Structural Engineers General Movement Report for a Victorian end of terrace house, Balham SW12

A client was carrying out a complete refurbishment on their property and their builder had pointed out various cracks to the front and side of the house. They recommended they seek the advice of a structural engineer prior to redecoration in case a large amount of remedial work were required.

General Movement Report, Balham SW12

Reason for contacting us

A client was undertaking a whole house refurbishment and their builder had pointed out various cracks to the front and side of the property. They recommended they seek the advice of a Chartered structural engineer prior to redecoration in case significant remedial works were required.

Pole Structural Engineers Reports were contacted by the owner who was seeking a reputable, independent, and highly experienced structural engineering company specialising in the Wimbledon and South West London area.

Pole service offer

In response to the client’s requirements our qualified Chartered Structural Engineer recommended a General Movement Report.

There are two distinct types of structural engineers reports:

1) A localised, very specific and limited Structural Engineers Defect Report or a Specific Structural Inspection Report (SSI);

2) A broader Structural Engineers General Movement Report, or General Structural Inspection Report (GSI), which focuses on matters of cracking and movement only.

Our report

General-movement-report-balhamThe property was in the middle of the refurbishment project. The builder had already constructed an extension and removed various internal walls, and also started the process of building new partitions and, in some instances, the redecoration. He pointed out the cracks he was concerned about which were situated in the side wall of the property, towards the front.

Our knowledge of the area confirmed a London Clay geology and we noted a medium-sized tree nearby. The drains were expected to pass close to the front elevation.


We found a crack running the full-height in the side wall of the property and that this wall had been completely rebuilt, probably following bomb damage during World War II. It’s worth noting that many of the houses in this area are of post War construction, in marked contrast to the Victorian housing stock.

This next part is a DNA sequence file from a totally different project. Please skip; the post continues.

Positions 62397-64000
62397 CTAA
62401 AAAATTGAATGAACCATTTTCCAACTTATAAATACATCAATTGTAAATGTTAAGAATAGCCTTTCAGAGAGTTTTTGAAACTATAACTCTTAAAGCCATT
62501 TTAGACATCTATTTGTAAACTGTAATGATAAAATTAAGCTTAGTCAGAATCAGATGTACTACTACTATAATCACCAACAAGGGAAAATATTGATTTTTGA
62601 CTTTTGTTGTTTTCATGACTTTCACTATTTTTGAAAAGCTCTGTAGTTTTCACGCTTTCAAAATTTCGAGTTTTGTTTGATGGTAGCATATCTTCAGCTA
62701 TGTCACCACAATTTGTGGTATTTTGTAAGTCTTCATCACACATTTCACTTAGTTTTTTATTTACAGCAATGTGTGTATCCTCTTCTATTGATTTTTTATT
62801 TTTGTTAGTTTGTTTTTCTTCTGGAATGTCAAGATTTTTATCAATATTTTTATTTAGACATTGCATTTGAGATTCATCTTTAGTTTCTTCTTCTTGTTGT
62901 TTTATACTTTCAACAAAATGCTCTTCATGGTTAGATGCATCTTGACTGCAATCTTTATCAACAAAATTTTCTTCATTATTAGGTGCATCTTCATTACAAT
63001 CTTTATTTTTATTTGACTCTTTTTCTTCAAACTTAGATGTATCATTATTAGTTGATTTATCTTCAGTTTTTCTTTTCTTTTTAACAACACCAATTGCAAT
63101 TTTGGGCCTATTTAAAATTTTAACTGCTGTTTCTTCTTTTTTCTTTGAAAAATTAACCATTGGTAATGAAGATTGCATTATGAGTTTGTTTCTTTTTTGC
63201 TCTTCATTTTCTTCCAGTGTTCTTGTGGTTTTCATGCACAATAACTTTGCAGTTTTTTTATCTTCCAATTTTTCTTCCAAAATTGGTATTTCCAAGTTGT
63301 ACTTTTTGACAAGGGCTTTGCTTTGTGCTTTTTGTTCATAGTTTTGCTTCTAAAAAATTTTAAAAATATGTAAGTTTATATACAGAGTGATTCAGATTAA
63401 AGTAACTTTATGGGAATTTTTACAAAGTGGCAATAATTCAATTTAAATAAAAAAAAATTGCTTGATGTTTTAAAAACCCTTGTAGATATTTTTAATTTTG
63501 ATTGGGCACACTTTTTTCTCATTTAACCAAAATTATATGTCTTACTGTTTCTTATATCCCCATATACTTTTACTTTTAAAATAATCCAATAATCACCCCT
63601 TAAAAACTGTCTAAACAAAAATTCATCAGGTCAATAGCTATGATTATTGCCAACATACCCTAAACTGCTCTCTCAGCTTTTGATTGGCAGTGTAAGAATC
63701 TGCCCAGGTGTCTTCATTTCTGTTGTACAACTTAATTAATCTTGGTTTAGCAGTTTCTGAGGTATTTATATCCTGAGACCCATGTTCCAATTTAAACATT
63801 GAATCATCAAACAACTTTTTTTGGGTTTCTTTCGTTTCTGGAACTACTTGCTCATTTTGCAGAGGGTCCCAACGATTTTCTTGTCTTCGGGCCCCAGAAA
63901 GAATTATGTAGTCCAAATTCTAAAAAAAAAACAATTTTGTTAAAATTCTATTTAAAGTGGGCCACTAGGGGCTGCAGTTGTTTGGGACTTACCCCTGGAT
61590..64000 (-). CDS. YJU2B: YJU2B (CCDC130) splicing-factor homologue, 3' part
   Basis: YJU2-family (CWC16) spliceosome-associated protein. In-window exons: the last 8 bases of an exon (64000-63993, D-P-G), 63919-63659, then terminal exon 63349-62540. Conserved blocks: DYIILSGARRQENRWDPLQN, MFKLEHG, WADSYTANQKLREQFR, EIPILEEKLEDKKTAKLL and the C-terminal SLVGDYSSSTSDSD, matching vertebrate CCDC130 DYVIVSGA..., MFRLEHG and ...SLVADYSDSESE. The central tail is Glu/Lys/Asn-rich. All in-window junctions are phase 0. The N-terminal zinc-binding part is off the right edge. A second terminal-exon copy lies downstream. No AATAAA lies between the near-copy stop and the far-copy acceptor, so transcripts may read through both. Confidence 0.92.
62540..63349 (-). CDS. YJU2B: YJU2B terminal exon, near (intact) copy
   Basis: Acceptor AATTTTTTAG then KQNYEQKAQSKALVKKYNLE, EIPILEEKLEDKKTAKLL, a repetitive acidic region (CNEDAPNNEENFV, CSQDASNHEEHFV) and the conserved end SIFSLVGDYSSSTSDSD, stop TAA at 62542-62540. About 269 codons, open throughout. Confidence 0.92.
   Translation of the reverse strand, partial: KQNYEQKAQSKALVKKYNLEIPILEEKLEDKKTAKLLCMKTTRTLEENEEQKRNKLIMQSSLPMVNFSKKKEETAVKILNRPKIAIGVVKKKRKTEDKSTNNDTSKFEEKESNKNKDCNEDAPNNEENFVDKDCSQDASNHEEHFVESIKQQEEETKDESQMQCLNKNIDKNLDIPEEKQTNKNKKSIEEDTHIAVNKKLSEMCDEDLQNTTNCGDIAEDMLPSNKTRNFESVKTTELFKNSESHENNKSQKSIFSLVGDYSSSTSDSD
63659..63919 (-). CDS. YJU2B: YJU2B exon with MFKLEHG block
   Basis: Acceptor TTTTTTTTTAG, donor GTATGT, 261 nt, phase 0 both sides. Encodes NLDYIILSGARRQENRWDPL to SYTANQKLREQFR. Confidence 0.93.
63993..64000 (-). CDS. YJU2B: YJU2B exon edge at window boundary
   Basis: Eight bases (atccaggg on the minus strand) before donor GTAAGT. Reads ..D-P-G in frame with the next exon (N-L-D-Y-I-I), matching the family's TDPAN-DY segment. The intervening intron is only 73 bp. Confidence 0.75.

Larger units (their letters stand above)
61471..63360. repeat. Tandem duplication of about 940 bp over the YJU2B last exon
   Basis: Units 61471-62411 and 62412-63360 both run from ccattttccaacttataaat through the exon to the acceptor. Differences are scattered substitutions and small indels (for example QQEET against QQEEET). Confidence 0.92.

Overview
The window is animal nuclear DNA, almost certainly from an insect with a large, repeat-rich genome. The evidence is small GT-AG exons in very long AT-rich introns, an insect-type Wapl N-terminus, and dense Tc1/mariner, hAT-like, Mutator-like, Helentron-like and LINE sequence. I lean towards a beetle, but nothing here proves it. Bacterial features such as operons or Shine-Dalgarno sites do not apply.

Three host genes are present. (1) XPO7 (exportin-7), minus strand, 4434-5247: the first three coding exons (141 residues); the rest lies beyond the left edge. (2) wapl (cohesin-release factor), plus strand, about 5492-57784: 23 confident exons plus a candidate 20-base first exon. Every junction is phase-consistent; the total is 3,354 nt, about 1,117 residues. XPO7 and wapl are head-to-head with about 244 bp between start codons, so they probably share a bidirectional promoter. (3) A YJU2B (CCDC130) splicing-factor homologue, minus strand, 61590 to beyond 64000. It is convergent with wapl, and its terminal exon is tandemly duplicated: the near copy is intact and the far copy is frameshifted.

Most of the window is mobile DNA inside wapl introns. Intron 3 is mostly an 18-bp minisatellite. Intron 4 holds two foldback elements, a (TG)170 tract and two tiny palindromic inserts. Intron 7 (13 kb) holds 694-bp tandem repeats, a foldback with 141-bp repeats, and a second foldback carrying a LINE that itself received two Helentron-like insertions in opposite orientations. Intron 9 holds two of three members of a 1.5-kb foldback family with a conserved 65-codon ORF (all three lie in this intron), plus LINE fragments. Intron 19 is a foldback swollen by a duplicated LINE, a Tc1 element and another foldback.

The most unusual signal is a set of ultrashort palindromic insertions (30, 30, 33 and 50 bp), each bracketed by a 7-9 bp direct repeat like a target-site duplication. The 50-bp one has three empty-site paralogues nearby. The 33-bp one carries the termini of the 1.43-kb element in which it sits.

There was also diagonal cracking over a number of windows towards the front of the property with the floors sloped towards the front right corner.


Our findings concluded there was no sign of an ongoing problem but the historic cracking required a proper resin repair. Some of the cracks needed strengthening using steel HeliBar rod reinforcement which would provide additional strength where the crack had originally occurred, as well as reinstating the stability of the wall.

We recommended that the tree in the street be pruned to minimise its root growth, which is a direct cause of a subsidence risk. We also recommended that the drains be tested to see if  they were fractured, as this can cause the washing away of loose subsoil which can be a secondary cause of localised subsidence.

The learning point to take away is the sound recommendation by the builder to obtain a structural report from a qualified structural engineer rather than simply repairing or redecorating the cracks cosmetically. Ideally the advice would have been sought sooner so not to delay building works and add unexpected costs.

The structural reporting and subsequent correct remedial repair of the crack will improve the strength of the property and give it a better chance of sound future performance going forward. The work on the trees and drains will also reduce future subsidence risks.

The cost of the associated works was something of the order of £5,000-£7,000.

If you would like advice on any structural aspects of your property, our structural engineers’ are here to help you.

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